I, Rigoberta Menchu: An Indian Woman in Guatemala Literary Heritage & History

This Study Guide consists of approximately 56 pages of chapter summaries, quotes, character analysis, themes, and more - everything you need to sharpen your knowledge of I, Rigoberta Menchu.
This section contains 508 words
(approx. 2 pages at 400 words per page)
Buy the I, Rigoberta Menchu: An Indian Woman in Guatemala Study Guide

I, Rigoberta Menchú: An Indian Woman in Guatemala has a dual literary heritage, descending from ancient Mayan/Quiché Indian culture and shaped by modern Guatemalan social forces. As a spoken narrative which was transcribed and put into print by ethnographer Elizabeth Burgos-Debray, and translated into English by Ann Wright, Menchú's story was left virtually intact the way it was narrated. The act of telling her life story, replete with recommendations, explanations, as well as concealed information, is one of testimonio, a form common to Indian culture. Testimonio, or testimony, is, according to Zimmerman, "a culminating life act," and Menchú's testimonio is "like that of one who is going to die." In describing the funeral ceremonies in the Indian community, Menchú notes that before death, the dying will call his family to him and "tells them his secrets, and advises...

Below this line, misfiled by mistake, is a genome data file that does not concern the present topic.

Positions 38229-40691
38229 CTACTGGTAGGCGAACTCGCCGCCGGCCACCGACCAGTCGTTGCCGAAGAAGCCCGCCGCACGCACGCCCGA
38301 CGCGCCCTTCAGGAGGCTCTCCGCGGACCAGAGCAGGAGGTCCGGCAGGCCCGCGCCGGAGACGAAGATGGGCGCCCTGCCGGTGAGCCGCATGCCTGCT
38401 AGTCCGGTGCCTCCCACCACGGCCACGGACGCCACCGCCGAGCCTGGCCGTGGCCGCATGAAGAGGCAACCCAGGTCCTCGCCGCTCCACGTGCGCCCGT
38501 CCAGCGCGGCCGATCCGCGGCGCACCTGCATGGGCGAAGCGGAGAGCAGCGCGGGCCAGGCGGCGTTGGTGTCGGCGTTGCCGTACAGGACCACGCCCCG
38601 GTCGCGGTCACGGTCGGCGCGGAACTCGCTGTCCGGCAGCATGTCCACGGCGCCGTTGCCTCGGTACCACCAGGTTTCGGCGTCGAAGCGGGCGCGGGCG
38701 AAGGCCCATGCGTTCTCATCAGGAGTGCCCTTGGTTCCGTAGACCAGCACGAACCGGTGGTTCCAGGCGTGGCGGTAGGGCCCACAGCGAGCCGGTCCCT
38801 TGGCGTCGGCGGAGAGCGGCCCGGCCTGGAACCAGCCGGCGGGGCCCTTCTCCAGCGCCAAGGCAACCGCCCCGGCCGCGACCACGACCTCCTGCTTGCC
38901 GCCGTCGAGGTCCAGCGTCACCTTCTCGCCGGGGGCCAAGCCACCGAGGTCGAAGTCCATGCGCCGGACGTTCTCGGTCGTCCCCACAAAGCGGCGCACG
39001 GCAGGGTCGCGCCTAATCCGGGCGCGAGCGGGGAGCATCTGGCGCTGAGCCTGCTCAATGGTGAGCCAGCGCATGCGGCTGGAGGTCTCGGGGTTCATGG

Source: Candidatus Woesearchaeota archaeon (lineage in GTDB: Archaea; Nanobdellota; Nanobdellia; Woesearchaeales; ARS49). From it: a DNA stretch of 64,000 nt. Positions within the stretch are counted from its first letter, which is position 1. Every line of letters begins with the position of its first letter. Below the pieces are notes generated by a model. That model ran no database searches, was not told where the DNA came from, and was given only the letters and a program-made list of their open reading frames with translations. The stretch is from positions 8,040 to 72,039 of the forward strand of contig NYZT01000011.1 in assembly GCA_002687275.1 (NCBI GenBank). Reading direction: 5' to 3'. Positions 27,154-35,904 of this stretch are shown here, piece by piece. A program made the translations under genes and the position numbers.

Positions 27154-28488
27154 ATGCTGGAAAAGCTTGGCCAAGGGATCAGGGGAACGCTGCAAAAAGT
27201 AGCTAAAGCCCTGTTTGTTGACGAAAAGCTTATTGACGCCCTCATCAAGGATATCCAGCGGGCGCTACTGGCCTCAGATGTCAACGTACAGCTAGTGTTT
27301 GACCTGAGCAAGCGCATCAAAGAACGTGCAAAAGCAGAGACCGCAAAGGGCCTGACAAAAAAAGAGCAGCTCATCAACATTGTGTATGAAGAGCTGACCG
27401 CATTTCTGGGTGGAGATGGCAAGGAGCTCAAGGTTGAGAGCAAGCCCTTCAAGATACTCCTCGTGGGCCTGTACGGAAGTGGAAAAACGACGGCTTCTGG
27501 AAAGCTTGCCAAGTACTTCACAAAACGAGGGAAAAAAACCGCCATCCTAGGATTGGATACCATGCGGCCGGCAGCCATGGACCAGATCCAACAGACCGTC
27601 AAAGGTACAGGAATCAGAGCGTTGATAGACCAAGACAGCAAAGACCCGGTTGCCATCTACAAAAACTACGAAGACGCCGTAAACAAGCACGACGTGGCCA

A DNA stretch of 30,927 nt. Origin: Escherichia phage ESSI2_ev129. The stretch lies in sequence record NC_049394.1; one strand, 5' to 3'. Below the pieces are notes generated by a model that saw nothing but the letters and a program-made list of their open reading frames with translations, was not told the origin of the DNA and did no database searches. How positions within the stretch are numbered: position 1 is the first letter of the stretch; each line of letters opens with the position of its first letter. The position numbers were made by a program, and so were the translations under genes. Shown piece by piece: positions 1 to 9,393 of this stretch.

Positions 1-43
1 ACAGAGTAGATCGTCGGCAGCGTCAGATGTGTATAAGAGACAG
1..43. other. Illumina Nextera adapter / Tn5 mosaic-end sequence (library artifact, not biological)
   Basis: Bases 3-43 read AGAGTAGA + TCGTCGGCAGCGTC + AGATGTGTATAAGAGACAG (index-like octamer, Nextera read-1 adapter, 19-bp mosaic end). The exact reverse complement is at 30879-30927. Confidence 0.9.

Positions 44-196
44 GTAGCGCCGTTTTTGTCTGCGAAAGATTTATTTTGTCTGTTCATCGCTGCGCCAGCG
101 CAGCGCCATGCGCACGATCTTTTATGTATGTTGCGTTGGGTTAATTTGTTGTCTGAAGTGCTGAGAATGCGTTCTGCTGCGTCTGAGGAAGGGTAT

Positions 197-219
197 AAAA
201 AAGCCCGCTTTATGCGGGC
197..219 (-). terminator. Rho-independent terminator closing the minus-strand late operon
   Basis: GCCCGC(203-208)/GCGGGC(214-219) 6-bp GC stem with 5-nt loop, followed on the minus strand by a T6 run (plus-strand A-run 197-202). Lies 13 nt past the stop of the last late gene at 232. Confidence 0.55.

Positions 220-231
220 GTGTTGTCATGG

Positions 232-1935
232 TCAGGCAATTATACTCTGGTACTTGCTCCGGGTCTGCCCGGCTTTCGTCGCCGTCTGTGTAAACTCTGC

(read more)

This section contains 508 words
(approx. 2 pages at 400 words per page)
Buy the I, Rigoberta Menchu: An Indian Woman in Guatemala Study Guide
Copyrights
Gale
I, Rigoberta Menchu: An Indian Woman in Guatemala from Gale. ©2005-2006 Thomson Gale, a part of the Thomson Corporation. All rights reserved.
Follow Us on Facebook